For legal protection reasons, it is recommended that for every item you use under the fair use clause of the Copyright Act that you complete a checklist and keep it on file for three years following the last date of use of the item.
The Fair Use Checklist will help you determine if your intended use falls within the limits of fair use under U.S. copyright law (Section 107 of the U.S. Copyright Act). The four factors form the structure of this checklist. You need to consider the relative persuasive strength of the circumstances and if the overall conditions lean most convincingly for or against fair use.
Directions adapted CC-BY Kenneth D. Crews (formerly of Columbia University) and Dwayne K. Buttler (University of Louisville).
IF I’M NOT MAKING ANY MONEY OFF IT, IT’S FAIR USE.
Noncommercial use is indeed one of the considerations for fair use, but it is hard to define. If people want to share their work only with a defined closed-circle group, they are in a favorable legal position. But beyond that, in the digital online environment, wholesale copying can be unfair even if no money changes hands. So if work is going public, it is good to be able to rely on the rationale of transformativeness, which applies fully even in "commercial" settings.
IF I’M MAKING ANY MONEY OFF IT (OR TRYING TO), IT’S NOT FAIR USE.
Although nonprofit, personal, or academic uses often have good claims to be considered "fair," they are not the only ones. A new work can be commercial--even highly commercial--in intent and effect and still invoke fair use. Most of the cases in which courts have found unlicensed uses of copyrighted works to be fair have involved projects designed to make money, including some that actually have.
FAIR USE CAN’T BE ENTERTAINING.
A use is no less likely to qualify as a fair one because the film in which it occurs is effective in attracting and holding an audience. If a use otherwise satisfies the principles and limitations described in this code, the fact that it is entertaining or emotionally engaging should be irrelevant.
IF I TRY TO LICENSE MATERIAL, I’VE GIVEN UP MY CHANCE TO USE FAIR USE.
Everyone likes to avoid conflict and reduce uncertainty, and a maker may choose to seek permissions even in situations where they may not be required. Later, a maker still may decide to employ fair use. The fact that a license was requested--or even denied--doesn't undercut an otherwise valid fair use claim. If a rights holder denies a license unreasonably, this actually may strengthen the case for fair use.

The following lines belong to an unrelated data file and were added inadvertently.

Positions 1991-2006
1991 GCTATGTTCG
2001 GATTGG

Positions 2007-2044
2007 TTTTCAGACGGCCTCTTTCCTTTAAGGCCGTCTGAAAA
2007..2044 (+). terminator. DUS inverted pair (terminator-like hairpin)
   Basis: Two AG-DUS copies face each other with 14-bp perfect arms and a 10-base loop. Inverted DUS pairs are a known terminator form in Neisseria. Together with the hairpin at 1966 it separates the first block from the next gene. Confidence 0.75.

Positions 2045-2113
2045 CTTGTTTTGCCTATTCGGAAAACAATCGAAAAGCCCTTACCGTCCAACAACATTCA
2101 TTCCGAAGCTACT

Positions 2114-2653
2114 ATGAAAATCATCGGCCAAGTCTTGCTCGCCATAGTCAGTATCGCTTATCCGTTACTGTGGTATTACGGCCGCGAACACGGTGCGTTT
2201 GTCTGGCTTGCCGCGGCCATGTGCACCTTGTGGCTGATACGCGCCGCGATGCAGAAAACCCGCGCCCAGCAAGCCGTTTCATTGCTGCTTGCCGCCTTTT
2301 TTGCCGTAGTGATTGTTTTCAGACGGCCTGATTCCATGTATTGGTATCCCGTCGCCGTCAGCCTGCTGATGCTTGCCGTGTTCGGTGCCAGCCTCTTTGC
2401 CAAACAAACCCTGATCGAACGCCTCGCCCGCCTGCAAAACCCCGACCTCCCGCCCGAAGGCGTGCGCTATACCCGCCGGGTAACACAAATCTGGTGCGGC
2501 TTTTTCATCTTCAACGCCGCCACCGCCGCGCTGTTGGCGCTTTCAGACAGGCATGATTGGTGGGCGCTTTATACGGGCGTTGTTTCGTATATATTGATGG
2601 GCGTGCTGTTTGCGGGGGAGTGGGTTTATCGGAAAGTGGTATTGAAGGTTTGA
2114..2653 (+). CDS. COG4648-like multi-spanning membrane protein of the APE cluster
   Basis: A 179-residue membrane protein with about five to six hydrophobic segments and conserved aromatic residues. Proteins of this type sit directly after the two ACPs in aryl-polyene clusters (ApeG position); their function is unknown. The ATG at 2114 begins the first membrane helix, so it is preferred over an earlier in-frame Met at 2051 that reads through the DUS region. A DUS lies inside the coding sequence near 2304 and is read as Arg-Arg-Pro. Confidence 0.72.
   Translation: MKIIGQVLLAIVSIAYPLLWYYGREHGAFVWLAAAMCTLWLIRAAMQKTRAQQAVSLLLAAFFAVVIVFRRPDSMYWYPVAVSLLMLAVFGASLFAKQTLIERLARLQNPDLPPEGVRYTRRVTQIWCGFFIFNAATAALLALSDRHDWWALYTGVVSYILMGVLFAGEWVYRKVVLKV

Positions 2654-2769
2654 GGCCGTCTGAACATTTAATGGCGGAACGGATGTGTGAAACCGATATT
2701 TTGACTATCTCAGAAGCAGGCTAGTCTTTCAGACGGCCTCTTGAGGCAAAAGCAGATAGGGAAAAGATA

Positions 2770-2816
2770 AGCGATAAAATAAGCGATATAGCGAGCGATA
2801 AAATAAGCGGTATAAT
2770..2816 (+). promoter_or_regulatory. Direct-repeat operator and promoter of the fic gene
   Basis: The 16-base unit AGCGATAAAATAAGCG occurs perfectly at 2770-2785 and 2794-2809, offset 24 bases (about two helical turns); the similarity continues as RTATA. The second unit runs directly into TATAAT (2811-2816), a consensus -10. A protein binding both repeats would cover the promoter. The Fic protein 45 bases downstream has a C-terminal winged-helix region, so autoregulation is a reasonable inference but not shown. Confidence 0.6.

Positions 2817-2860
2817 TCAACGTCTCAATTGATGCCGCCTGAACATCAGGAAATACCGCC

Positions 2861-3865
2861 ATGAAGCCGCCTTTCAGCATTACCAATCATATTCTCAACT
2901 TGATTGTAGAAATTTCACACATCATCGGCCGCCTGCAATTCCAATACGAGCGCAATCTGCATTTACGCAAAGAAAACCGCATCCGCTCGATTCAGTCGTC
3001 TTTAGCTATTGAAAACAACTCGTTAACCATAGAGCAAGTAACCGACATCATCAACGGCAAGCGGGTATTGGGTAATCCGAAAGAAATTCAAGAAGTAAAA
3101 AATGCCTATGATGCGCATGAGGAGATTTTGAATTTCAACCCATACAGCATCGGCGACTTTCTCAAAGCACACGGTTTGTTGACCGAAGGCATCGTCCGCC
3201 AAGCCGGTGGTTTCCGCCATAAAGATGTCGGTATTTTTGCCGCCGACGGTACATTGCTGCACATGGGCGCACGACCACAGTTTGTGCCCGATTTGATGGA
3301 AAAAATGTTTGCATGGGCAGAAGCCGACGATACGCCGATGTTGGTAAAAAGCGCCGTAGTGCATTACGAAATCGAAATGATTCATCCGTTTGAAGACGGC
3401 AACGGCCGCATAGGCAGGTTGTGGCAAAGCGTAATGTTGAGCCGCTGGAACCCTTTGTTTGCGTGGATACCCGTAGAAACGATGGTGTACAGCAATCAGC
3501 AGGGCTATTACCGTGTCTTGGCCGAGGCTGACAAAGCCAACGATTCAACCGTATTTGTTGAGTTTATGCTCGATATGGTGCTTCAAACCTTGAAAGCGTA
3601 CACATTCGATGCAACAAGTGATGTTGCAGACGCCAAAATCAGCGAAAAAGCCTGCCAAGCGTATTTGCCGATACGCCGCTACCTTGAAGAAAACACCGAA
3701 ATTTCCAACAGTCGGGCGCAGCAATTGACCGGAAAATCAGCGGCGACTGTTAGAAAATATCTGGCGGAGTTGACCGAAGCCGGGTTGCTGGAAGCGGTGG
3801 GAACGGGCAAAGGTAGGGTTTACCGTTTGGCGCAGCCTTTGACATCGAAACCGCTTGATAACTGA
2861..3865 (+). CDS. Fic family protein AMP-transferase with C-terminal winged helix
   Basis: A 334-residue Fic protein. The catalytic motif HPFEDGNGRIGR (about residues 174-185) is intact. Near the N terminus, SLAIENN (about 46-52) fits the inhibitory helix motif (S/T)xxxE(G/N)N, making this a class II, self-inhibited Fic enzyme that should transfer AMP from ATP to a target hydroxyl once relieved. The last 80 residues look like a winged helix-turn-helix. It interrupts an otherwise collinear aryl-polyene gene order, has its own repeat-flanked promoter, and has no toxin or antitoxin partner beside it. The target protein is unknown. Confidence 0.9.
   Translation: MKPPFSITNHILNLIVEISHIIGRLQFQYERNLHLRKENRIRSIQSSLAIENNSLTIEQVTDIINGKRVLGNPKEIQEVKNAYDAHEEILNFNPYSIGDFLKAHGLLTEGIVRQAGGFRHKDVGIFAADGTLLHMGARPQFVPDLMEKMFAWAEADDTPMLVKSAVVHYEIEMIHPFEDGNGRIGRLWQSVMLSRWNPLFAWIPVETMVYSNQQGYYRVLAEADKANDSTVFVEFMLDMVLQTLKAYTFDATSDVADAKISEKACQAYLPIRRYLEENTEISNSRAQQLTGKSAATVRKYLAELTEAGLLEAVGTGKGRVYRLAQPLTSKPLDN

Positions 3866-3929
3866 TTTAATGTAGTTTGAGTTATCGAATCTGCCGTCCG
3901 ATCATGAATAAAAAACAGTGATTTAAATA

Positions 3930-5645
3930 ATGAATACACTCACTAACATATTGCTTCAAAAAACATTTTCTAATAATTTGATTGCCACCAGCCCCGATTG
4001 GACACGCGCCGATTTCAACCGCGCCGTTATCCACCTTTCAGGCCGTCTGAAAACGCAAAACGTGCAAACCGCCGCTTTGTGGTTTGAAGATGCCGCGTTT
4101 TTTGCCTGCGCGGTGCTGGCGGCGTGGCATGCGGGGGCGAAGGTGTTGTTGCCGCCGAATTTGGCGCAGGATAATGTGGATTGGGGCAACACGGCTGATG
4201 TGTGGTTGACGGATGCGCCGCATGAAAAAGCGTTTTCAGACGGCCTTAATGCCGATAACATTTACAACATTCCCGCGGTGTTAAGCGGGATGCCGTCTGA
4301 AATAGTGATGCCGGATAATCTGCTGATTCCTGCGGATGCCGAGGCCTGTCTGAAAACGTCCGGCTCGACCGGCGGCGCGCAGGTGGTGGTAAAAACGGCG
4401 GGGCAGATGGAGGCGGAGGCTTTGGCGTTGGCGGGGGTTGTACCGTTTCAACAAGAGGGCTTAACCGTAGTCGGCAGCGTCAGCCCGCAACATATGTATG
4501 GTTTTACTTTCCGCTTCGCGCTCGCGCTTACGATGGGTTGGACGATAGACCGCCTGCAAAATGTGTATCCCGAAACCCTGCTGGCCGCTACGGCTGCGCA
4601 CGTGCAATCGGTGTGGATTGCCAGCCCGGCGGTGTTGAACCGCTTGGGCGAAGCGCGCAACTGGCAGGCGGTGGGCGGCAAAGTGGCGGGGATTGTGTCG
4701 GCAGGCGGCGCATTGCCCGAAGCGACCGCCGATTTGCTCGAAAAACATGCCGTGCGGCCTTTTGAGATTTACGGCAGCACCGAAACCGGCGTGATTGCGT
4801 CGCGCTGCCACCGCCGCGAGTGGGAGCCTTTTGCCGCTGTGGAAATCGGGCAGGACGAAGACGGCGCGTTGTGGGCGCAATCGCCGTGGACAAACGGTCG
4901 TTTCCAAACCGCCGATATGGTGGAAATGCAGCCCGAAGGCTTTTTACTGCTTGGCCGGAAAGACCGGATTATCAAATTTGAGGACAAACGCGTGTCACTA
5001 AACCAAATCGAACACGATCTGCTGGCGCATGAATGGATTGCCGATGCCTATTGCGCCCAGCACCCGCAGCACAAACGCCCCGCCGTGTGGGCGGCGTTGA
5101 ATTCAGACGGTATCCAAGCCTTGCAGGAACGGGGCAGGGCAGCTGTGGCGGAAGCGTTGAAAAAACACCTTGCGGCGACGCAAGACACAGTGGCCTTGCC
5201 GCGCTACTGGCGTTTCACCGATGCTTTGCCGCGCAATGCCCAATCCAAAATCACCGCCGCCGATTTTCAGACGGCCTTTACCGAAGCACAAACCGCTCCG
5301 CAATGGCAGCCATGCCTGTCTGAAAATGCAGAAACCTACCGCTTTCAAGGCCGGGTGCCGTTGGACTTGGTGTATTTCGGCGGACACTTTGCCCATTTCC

I REALLY NEED A LAWYER TO MAKE THE CALL ON FAIR USE.
Fair use is a part of the law that belongs to everyone. A lawyer usually works for a client by reducing risk; in copyright law, that often means counseling purchase of rights for all uses of copyrighted material. If clients tell lawyers that they want to assert their rights (something that has a very low risk, if they understand what their rights are) then lawyers can recommend appropriate policies; but lawyers need to be told what their clients want.
And finally, a special note from the lawyers among us: Be careful not to draw too much from specific past court cases.
A good example of one decision that easily can be over-interpreted is the California District Court decision in L.A. Times v. Free Republic, 56 U.S.P.Q.2D (BNA) 1862 (C.D. Cal. 2000), which ruled that a right-wing electronic bulletin board that invited reader comments on mainstream media content was not fair use. This anomalous case predates a Supreme Court decision (Eldred v. Ashcroft, 537 U.S. 186, 2003) that clearly asserted the link between fair use and free speech. Furthermore, decisions like Bridgeport Music, Inc. v. Dimension Films, 410 F.3d 792 (6th Cir. 2005), dealing with infringement standards in music sampling, are widely cited for fair use principles when in fact they do not concern fair use at all. While case law is of essential importance in establishing legal norms, it is the trend in case law that determines such norms. The trend in case law about fair use has strongly been in the direction of supporting transformativeness as a core measure of fair use. This puts the judgment about fair use back squarely in the hands of the new creators and platform providers, who must look carefully at how videos repurpose copyrighted works.
1. The PURPOSE and character of the use, including whether such use is of a commercial nature or is for nonprofit educational purposes;
2. The NATURE of the copyrighted work;
3. The AMOUNT and substantiality of the portion used in relation to the copyrighted work as a whole; and
4. The EFFECT of the use upon the potential market for or value of the copyrighted work.
(Title 17, Section 107 United States Code)